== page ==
One-woman show gives a compelling and nuanced account of Ireland a century ago
In Hanna Sheehy Skeffington, Ailis Duff played the eponymous suffragette from her arrival at university in 1899, to the aftermath of the Easter Rising.
As the play unfolds, the audience sees her move from youthful enthusiasm and zeal for the cause of women’s suffrage to a woman who is trying to stick to her principles in the face of ever more terrifying challenges.
The staging is simple: pallets arranged in a circle which Duff rearranges throughout the play to serve as soap boxes, a dock, her prison cell and then her home as the violence of the Easter Rising and then the subsequent crackdown by the British military rages outside.
Occasional use is made of back projection: photos of the real Hanna, her husband Frank Sheehy Skeffington, of the arrests of suffragettes and of the Easter Rising. Projection screens can often be jarring in theatrical productions, but it is used excellently here: both grounding Hanna’s story as that of a real person, but also, in one moving sequence, displaying newspaper pictures of the Easter rising while the sound of gunfire plays, adding an immediacy to what is shown.
Ailis Duff is excellent: she entirely convinces as Hanna, both when her exuberance is played as comic (for example, launching into a detailed, vehement defence of her right to protest when in fact her interlocutor has only asked for her name), and later in the play when she and her husband both face huge costs for sticking to their principles.
A particularly effective scene is when she is first imprisoned in Mountjoy jail, and tries to emphasis her relative comfort, keeping up a front of optimism first to the audience and then to her visiting husband, as her worries about her family’s wellbeing and her own show through the cracks.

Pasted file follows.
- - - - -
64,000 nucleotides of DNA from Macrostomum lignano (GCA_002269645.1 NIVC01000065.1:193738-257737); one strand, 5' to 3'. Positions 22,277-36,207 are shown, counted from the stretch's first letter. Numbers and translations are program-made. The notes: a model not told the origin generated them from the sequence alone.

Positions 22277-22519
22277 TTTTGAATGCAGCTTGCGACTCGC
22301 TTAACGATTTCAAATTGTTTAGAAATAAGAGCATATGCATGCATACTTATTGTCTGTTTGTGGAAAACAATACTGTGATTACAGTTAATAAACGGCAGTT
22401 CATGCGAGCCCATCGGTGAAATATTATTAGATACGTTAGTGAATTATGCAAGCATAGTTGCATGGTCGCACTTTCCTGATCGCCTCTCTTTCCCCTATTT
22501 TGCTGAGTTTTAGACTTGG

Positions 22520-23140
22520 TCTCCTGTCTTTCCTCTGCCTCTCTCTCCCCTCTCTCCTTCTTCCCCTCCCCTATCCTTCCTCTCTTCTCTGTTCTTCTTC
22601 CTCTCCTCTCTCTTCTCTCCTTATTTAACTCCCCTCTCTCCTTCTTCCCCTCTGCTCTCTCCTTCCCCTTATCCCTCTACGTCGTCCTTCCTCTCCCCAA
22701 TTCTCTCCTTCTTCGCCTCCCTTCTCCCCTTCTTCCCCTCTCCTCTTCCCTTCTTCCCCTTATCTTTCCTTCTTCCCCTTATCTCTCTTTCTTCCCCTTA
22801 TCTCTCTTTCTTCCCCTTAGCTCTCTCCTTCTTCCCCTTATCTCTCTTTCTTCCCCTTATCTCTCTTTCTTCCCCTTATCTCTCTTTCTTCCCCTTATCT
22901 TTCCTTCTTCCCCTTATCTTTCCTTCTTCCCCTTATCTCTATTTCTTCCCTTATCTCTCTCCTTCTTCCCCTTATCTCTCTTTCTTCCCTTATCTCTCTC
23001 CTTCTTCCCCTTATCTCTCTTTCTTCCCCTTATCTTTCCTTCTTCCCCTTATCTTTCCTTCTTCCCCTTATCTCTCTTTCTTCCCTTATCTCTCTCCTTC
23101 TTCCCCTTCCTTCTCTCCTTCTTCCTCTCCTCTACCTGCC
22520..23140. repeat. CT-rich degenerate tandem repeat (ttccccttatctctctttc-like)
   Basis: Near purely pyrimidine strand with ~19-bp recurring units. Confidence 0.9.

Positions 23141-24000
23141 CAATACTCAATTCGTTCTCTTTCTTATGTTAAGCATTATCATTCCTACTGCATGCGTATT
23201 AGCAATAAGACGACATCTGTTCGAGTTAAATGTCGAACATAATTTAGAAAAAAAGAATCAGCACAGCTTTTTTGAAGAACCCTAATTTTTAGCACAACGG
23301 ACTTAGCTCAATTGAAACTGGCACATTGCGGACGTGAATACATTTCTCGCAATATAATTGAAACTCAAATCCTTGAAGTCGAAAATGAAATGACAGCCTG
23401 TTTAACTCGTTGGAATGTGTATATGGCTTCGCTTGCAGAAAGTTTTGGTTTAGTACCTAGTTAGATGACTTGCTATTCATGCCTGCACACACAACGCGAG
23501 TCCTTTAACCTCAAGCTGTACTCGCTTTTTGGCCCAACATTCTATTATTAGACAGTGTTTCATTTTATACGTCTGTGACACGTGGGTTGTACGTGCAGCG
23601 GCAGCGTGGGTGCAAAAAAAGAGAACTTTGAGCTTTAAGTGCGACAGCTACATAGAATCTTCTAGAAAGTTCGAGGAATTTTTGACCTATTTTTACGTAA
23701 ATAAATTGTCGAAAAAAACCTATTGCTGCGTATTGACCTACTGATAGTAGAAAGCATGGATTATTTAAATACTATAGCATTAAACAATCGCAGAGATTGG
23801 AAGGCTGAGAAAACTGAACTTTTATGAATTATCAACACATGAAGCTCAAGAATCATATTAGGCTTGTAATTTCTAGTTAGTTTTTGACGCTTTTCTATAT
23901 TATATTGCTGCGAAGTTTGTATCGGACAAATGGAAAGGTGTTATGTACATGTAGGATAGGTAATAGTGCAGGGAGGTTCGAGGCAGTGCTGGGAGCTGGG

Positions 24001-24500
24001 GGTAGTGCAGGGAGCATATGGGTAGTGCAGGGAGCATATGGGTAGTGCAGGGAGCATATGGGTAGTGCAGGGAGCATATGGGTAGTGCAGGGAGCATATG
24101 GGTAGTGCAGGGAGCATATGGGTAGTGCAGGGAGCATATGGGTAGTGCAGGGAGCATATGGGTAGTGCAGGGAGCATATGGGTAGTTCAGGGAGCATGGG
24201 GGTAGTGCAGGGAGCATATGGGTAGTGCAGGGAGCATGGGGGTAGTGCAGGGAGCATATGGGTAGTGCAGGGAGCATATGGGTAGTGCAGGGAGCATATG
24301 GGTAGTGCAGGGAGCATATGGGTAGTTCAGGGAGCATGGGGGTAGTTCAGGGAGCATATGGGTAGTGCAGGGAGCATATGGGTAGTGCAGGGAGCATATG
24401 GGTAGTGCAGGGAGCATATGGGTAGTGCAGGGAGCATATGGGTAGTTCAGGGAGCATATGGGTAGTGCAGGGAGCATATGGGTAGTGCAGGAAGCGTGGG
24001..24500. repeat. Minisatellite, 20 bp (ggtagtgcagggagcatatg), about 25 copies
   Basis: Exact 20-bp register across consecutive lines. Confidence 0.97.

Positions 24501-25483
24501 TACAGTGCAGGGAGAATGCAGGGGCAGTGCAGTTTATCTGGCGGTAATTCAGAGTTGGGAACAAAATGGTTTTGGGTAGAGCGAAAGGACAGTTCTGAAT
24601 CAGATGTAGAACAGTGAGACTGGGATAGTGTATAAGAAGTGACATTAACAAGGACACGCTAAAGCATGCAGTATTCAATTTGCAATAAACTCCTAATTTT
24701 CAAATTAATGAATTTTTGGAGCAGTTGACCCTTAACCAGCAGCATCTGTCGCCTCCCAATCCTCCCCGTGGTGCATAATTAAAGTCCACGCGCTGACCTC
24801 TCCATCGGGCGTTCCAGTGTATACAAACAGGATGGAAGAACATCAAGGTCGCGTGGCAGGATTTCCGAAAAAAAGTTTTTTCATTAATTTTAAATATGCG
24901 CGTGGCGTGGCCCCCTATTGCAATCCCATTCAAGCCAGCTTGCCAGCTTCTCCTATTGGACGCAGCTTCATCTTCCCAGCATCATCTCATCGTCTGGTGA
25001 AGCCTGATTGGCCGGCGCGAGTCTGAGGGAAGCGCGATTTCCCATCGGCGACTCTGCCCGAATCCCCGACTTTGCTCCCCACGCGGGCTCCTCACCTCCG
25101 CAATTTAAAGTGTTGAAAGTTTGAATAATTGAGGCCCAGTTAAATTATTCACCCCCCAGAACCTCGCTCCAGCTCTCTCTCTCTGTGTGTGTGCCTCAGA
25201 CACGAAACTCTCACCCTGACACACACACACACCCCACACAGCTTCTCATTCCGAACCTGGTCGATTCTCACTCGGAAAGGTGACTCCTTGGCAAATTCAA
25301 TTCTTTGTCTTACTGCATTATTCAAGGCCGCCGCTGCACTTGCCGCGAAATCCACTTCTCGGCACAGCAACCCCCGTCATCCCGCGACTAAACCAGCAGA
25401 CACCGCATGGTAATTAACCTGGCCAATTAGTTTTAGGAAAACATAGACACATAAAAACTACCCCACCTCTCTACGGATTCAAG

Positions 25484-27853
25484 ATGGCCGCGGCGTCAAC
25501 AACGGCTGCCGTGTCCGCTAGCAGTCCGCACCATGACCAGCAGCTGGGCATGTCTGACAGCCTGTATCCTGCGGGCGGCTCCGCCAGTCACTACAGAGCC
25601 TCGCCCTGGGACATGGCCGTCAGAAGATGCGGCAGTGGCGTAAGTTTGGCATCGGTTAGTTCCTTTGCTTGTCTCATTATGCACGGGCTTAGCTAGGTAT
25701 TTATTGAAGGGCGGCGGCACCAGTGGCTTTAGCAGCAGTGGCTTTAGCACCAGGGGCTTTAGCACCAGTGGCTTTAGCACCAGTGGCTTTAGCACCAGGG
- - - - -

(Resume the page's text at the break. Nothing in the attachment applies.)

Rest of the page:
The lapses in time between scenes are bridged by Hanna singing songs about the suffrage movement and Irish independence, and she repeats one verse of ‘All Around My Hat I’ll Wear The Green and Orange Ribbon’ throughout the play, at first youthful and optimistic, later near despair, and finally defiantly, as she has lost a great deal but continued to fight for what she believes in.
Given it is the centenary of the Easter Rising, it is refreshing that Rosalind Scanlon’s writing portrays Hanna’s reaction to the Rising as complicated: a brief flash of exhilaration at seeing the Irish flag unfurled for the first time, followed by horror at the violence and how it conflicts with the Sheehy Skeffington’s pacifist principals, and then by a brilliantly realised series of scenes of the fear induced by martial law and the curfew.
All in all, the play portrays a complicated, passionate woman who achieved a considerable amount in turbulent times, and does so in an interesting and innovative way. Both Scanlon’s writing and Duff ’s performance are nuanced and moving, and we look forward to seeing what else they might do in the future.
• Sheehy Skeffington: Reminiscences Of An Irish Suffragette, written and Directed By Roslaind Scanlon, starring Ailis Duff
Production: Irish Repertory Theatre Company UK in association with the Irish Cultural Centre in Hammersmith
Venue: The Tabard Theatre, Chiswick 19-24 July and on tour soon.